2. Mets*. Big Citi spenders/can high-risk old arms curb next/October collapse?

  3. Braves*. Beyond Acuna/and Albies, one hopes patchwork/left field has Wright stuff.

  4. Marlins. Alcantara can’t/carry this team– think fourteenth/straight losing season.

  5. Nationals. Strasburg is injured/(shocker!) so DC, go watch/Ovechkin instead.

NL CENTRAL

  1. Cardinals. Contreras, traidor/with so-so arms, productive/bats set the (Noot)baar.

  2. Brewers. Small ball, Cream City/top tier rotation offset/by lack of power.

  3. Cubs. For whom Bellinger/tolls; infinite (Pat) wisdom/says new faces thrive.

  4. Reds. Time to trade Votto/this machine needs rebuilding/don’t waste the old man!

  5. Pirates. These Bucs won’t compete/weird mix of young and old, but/Cruz stands tall at short.

NL WEST

  1. Dodgers. 100 wins for/sure; place your Betts now for big/budget, elite squad.

  2. Padres*. SoCal high drama/gutted farm system won’t help/if things go sour.

  3. Giants. After ‘22/thud, who knows what to expect/Webb of mystery.

  4. D-Backs. A Gallen of hope/for young bats; rotation depth/curbs upward progress.

  5. Rockies. Thin air haplessness/behind Bryant and McMahon/…meh. Rebuild awaits!


AL MVP: Shohei Ohtani, Angels

NL MVP: Mookie Betts, Dodgers 

AL Cy Young: Alek Manoah, Blue Jays

NL Cy Young: Max Fried, Braves

AL Rookie of the Year: Triston Casas, Red Sox

NL Rookie of the Year: Corbin Carroll, D-Backs

First Manager Fired: Derek Shelton, Pirates

2023 World Series: Dodgers over Astros in 6


Your thoughts?


(710)

Monday, March 13, 2023

Changing Channels

I nearly forgot a pivotal milestone last month. Then again, I forgot last time, too. As I promised in 2013, I went down with the TV.com ship; I think I was one of the last remaining editors to hang on when my account was eradicated in December 2019. A month or so later, the site no longer existed. I kept things up when the last site admin was phased out in mid-2018, the reviews and blogs were shut down a few months later, and site's new episode generator glitched well into 2019. I guess I carried the delusion that TV.com would be salvaged.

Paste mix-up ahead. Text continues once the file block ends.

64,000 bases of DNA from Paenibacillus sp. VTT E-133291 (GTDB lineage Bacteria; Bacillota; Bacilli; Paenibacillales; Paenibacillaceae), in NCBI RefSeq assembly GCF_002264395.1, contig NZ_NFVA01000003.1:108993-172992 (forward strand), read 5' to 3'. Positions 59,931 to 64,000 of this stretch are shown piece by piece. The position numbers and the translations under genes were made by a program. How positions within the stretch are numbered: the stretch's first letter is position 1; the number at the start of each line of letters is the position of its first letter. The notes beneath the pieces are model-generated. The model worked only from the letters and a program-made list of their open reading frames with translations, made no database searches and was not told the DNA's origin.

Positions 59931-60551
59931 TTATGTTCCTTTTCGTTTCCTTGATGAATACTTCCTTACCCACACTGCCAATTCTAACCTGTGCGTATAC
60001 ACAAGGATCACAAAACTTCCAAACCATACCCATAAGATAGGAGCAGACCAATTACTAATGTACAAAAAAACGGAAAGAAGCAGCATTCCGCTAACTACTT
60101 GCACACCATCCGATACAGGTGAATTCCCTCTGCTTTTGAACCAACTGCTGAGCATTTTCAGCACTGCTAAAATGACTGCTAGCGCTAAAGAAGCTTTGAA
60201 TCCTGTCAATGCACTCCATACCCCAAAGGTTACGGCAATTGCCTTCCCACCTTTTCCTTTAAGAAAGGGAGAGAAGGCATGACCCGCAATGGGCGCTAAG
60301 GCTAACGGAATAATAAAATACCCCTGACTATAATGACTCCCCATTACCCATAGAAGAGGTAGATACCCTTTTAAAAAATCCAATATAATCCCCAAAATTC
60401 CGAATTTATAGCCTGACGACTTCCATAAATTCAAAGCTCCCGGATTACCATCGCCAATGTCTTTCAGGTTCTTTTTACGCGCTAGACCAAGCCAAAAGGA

If TV.com has any legacy, the site established an unexpected comradery. Someone created a private Facebook group for the "refugees" about 10 years ago, and a fair number of us are still in touch. People that met in the discussion boards in 2005-06 (or TV Tome a couple years before that) still communicate to this day. There's even a group messenger convo of people from the old SNL forum. Several lasting friendships, almost exclusive to the internet and scattered around the world, came from that page. In short, our love to TV wasn't defined or dissipated by one unprofitable, mismanaged web site.

Next time: my annual baseball preview.

(709)

Thursday, February 23, 2023

A Day at the Racists

 It's probably too soon to speculate who will challenge Joe Biden for the 2024 presidential nomination. We're 20 months out, but given how election cycles supercede into each other, and Biden's multiple vulnerabilities, the speculation has already started. I expect a dogfight almost on the level of the 2016 primaries, but given that eight years ago all eyes were on George W. Bush's brother, I could be dead wrong about everything: 

Many eyes are on Gov. Ron DeSantis, the socially conservative firebrand. In many ways, he's the anti-Trump: young, politically experienced, a veteran, and not hindered by scandal and legal problems. Right now, DeSantis is stirring the culture war pot more than the ex-president, almost to the point that he exists solely to troll progressives. Assuming he runs, he's the narrow favorite at the moment.

Then there's the old, familiar face. The Trump campaign exists, and outside of his most ardent admirers, isn't gaining much momentum. He turns 77 this summer and looks every day of it. He's looked weary, his fiery rhetoric limited mostly to his fledging social media platform, Truth Social. That doesn't mean, however he doesn't have a clear path to the nomination. 

Then there's the traitor. Former Ambassador Nikki Haley's campaign announcement had the usual "liberal media" and "fight for freedom" clich├ęs, but she knows Trump has a history of marginalizing and putting down women of color. In short, Nikki Haley is the most palatable GOP candidate. That's not saying much. 

In short, the right-wing echo chambers will start their quadrennial bickering soon enough. I'd prefer to be outside looking in.

(708)